Indian Journal of Orthopaedics  2012;46(3):279-284.
Background:
The osteoporosis and lumbar canal stenosis, in elderly patients are under diagnosed and under reported. We report a cross sectional study to demonstrate the osteoporotic profile in patients with lumbar spinal stenosis (LSS) and to determine the proportion of patients with LSS who need to be treated for osteoporosis.
Materials and Methods:
One hundred and six postmenopausal patients with symptomatic LSS were evaluated for osteoporotic profile, which included lumbar and hip bone mineral density (BMD), serum vitamin D concentration, bone resorption and formation markers. Demographic and disease related variables were analyzed to identify the association with the risk of osteoporosis or osteopenia. Statistical analysis used were multivariate logistic regression with a forward stepwise procedure.
Results:
Twenty-four patients (22.6%) had osteoporosis and 60 (56.6%) had osteopenia. Overall, 84 patients (79.2%) with symptomatic LSS had osteoporosis or osteopenia. Fifty-nine patients (55.6%) had hypovitaminosis D. All bone turnover makers [alkaline phosphatase, osteocalcin, urinary-N-terminal telopeptide (u-NTx)] were demonstrated to be within normal range. Only age was associated with the risk of osteoporosis or osteopenia in the hip region. In the lumbar spine, all variables were not associated with osteoporosis or osteopenia. 44 patients (41.5%) required treatment for osteoporosis as per risk factors for osteoporosis. According to the guidelines from the Health Insurance Review Agency, however, only 20 patients (18.8% required) qualified for reimbursement for osteoporosis medications.
Conclusions:
LSS is associated with osteopenia, osteoporosis, and hypovitaminosis D, which should prompt careful screening and treatment in cases of osteoporosis and osteoarthritis.
doi:10.4103/0019-5413.96379
PMCID: PMC3377137  PMID: 22719113
Bone mineral density; bone turnover marker; hypovitaminosis D; lumbar spinal stenosis; osteoporosis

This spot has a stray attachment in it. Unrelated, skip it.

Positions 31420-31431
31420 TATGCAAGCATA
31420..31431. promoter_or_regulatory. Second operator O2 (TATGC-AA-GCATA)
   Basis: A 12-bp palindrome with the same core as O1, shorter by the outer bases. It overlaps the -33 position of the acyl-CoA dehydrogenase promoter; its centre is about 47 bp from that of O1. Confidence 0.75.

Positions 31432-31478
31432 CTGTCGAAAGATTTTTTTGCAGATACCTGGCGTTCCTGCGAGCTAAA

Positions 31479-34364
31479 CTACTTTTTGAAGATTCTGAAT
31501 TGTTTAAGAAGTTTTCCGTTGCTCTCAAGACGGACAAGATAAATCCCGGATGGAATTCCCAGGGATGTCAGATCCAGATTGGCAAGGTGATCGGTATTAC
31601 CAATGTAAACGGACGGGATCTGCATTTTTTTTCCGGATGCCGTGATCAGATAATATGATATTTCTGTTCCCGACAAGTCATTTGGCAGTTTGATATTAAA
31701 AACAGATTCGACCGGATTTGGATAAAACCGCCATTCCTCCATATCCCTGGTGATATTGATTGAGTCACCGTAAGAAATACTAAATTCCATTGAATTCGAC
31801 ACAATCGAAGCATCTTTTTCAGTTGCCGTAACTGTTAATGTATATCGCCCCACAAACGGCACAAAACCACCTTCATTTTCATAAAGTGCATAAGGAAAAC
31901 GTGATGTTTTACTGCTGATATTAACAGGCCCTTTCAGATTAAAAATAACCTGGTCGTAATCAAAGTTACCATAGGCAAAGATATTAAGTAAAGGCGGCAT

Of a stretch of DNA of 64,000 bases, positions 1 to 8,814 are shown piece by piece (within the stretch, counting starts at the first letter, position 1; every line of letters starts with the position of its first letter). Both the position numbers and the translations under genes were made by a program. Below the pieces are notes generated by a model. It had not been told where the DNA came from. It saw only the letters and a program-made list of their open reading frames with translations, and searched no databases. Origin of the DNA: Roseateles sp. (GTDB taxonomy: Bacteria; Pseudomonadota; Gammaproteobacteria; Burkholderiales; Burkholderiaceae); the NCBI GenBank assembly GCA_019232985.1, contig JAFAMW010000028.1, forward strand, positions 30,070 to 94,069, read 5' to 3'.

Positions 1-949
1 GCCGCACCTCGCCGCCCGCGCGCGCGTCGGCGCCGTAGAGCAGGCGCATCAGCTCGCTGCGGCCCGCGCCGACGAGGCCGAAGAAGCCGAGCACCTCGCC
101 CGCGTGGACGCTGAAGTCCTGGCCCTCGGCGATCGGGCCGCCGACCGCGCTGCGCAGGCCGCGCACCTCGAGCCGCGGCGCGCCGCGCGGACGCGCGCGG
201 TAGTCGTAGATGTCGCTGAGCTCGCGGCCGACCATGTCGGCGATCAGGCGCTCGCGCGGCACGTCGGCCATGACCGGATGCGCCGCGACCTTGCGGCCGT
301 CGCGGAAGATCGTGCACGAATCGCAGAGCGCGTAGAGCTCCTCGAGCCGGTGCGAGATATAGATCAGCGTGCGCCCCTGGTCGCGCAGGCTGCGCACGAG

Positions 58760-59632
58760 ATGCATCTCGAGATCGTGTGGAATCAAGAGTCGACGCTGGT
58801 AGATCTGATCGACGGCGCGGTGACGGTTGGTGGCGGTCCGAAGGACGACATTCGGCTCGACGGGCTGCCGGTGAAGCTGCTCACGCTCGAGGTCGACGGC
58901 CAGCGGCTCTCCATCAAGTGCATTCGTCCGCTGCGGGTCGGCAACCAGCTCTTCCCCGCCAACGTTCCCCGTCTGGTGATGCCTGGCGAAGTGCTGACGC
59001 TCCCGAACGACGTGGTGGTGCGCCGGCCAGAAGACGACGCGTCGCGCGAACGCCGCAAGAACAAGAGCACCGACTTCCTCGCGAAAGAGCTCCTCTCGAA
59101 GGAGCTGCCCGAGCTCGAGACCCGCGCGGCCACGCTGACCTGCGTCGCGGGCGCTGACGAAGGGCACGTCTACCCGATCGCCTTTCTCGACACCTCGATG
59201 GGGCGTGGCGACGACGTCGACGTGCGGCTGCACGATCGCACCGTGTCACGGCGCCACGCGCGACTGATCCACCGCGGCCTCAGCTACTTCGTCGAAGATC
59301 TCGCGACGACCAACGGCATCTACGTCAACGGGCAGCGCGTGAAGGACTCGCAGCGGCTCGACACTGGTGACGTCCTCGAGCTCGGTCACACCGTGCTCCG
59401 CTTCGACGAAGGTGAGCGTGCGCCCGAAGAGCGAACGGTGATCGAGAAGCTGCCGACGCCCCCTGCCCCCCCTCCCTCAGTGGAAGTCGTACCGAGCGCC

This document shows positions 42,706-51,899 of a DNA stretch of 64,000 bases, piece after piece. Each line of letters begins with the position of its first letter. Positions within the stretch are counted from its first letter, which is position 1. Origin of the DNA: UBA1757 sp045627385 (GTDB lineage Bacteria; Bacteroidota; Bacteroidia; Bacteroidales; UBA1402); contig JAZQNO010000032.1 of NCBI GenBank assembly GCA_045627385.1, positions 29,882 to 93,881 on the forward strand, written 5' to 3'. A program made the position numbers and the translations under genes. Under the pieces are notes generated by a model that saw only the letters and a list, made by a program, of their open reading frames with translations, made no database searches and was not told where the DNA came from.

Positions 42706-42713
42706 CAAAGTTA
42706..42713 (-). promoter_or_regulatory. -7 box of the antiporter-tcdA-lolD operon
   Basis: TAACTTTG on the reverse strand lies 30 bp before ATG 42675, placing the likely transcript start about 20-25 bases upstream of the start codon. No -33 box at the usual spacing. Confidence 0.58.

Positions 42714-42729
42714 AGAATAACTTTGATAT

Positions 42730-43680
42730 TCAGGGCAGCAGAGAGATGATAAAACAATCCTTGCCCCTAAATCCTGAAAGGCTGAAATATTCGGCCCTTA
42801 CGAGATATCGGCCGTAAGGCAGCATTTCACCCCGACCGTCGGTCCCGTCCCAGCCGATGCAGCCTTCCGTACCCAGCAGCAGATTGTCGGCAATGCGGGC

9.  Vitamin K Supplementation in Postmenopausal Women with Osteopenia (ECKO Trial): A Randomized Controlled Trial 
PLoS Medicine  2008;5(10):1-12.
Background
Vitamin K has been widely promoted as a supplement for decreasing bone loss in postmenopausal women, but the long-term benefits and potential harms are unknown. This study was conducted to determine whether daily high-dose vitamin K1 supplementation safely reduces bone loss, bone turnover, and fractures.
Methods and Findings
This single-center study was designed as a 2-y randomized, placebo-controlled, double-blind trial, extended for earlier participants for up to an additional 2 y because of interest in long-term safety and fractures. A total of 440 postmenopausal women with osteopenia were randomized to either 5 mg of vitamin K1 or placebo daily. Primary outcomes were changes in BMD at the lumbar spine and total hip at 2 y. Secondary outcomes included changes in BMD at other sites and other time points, bone turnover markers, height, fractures, adverse effects, and health-related quality of life. This study has a power of 90% to detect 3% differences in BMD between the two groups. The women in this study were vitamin D replete, with a mean serum 25-hydroxyvitamin D level of 77 nmol/l at baseline. Over 2 y, BMD decreased by −1.28% and −1.22% (p = 0.84) (difference of −0.06%; 95% confidence interval [CI] −0.67% to 0.54%) at the lumbar spine and −0.69% and −0.88% (p = 0.51) (difference of 0.19%; 95% CI −0.37% to 0.75%) at the total hip in the vitamin K and placebo groups, respectively. There were no significant differences in changes in BMD at any site between the two groups over the 2- to 4-y period. Daily vitamin K1 supplementation increased serum vitamin K1 levels by 10-fold, and decreased the percentage of undercarboxylated osteocalcin and total osteocalcin levels (bone formation marker). However, C-telopeptide levels (bone resorption marker) were not significantly different between the two groups. Fewer women in the vitamin K group had clinical fractures (nine versus 20, p = 0.04) and fewer had cancers (three versus 12, p = 0.02). Vitamin K supplements were well-tolerated over the 4-y period. There were no significant differences in adverse effects or health-related quality of life between the two groups. The study was not powered to examine fractures or cancers, and their numbers were small.